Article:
The Rabat Conference in November 2012 was hosted by the Moroccan Ministry of the Interior in partnership with the Global Women’s Leadership Initiative at the Woodrow Wilson International Center for Scholars and the Wellesley Centers for Women with support from Lynn and Bob Johnston. UN Women, UNDP, and the International Republican Institute provided valuable collaboration. Through this compilation of papers based on discussions at the conference, we celebrate the call for women’s centrality in the constitutional making processes and the negotiation processes involved in strengthening the rule of law in the MENA region. more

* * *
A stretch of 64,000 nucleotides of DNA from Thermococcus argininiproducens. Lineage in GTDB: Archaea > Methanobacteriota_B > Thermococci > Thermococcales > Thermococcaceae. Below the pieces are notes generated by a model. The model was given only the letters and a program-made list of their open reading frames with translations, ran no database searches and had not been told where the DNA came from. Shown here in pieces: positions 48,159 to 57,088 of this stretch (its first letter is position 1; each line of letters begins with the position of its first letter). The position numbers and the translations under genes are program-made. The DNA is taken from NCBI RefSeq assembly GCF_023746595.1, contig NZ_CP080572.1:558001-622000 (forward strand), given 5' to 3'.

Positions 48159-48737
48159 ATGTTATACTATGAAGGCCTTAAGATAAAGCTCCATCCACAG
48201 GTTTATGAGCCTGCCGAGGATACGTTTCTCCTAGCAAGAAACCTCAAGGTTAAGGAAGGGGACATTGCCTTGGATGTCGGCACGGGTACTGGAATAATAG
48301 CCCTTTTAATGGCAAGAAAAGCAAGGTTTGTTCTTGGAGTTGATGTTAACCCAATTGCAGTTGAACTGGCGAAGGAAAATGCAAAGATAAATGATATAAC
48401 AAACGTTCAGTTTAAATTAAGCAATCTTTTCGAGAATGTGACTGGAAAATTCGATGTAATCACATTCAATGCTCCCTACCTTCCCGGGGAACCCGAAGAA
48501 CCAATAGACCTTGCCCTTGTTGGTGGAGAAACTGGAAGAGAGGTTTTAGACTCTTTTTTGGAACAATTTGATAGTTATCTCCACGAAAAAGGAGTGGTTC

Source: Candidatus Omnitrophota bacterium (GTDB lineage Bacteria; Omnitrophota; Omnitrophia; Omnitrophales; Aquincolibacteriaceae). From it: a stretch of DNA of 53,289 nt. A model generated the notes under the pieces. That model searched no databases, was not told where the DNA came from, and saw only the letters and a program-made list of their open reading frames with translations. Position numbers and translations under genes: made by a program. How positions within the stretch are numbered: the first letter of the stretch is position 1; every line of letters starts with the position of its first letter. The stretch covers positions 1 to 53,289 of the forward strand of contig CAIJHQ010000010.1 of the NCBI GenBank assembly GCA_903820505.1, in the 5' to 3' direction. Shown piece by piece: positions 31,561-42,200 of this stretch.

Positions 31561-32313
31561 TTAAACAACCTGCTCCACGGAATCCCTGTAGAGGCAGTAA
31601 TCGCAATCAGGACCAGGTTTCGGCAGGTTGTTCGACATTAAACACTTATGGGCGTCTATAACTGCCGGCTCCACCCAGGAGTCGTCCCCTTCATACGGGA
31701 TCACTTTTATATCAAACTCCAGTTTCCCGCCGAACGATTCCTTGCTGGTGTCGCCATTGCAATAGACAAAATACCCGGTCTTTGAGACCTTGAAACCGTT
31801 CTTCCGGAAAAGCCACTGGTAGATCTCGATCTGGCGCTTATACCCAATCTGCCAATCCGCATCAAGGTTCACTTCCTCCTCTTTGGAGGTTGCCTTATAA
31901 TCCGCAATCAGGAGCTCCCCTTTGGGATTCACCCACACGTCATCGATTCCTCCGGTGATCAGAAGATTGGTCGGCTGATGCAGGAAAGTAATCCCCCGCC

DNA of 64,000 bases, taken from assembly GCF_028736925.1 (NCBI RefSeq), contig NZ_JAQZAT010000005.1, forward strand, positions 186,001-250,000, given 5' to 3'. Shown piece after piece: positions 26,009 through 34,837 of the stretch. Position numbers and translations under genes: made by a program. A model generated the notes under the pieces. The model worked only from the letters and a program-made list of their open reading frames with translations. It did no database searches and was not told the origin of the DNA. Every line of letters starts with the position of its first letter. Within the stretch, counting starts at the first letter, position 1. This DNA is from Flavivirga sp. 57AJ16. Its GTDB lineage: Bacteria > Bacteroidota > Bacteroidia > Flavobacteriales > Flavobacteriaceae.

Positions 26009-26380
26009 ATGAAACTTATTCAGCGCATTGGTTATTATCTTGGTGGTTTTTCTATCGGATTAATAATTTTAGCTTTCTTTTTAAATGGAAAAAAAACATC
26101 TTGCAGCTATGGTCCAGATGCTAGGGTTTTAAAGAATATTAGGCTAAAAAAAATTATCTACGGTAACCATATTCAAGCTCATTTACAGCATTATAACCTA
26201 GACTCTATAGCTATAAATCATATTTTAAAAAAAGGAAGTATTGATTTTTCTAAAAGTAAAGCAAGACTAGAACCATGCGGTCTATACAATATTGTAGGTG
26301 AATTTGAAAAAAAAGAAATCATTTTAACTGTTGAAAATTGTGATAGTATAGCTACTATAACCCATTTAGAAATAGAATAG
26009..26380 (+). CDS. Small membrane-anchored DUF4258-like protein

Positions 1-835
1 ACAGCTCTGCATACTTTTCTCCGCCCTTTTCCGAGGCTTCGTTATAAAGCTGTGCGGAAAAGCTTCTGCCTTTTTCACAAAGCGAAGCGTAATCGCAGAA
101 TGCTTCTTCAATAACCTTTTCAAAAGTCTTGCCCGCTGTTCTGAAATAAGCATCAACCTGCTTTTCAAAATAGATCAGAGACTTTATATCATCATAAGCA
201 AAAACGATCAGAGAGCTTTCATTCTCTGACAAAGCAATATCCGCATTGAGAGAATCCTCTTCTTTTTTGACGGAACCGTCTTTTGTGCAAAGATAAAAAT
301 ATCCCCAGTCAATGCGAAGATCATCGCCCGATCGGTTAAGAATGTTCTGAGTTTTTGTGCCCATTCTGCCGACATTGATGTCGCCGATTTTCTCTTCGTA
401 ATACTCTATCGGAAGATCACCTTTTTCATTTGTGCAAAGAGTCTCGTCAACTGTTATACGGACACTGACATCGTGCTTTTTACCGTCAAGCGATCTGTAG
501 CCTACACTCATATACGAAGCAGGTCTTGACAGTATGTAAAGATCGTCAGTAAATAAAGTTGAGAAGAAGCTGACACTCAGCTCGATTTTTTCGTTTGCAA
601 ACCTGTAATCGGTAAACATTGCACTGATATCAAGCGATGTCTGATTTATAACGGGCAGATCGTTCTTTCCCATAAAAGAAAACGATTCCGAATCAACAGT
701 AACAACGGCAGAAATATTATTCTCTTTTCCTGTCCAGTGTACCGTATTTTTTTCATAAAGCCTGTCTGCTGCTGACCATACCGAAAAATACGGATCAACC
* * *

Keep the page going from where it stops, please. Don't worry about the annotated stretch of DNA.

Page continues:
Challenges to Women’s Security in the MENA Region

Mar 07, 2013
On the occasion of International Women’s Day 2013, the Middle East Program at the Wilson Center invited a cross-section of women activists, politicians, academics, and entrepreneurs to give us their views on the challenges women face to their security. This publication, “Challenges to Women’s Security in the MENA Region” includes pieces from 42 women from 20 countries including the United States, Malaysia, Indonesia, and countries in the Middle East and North Africa (MENA) region shared with us their concerns, disappointments, and hopes for women. more

The Resistible Rise of Islamist Parties

Feb 27, 2013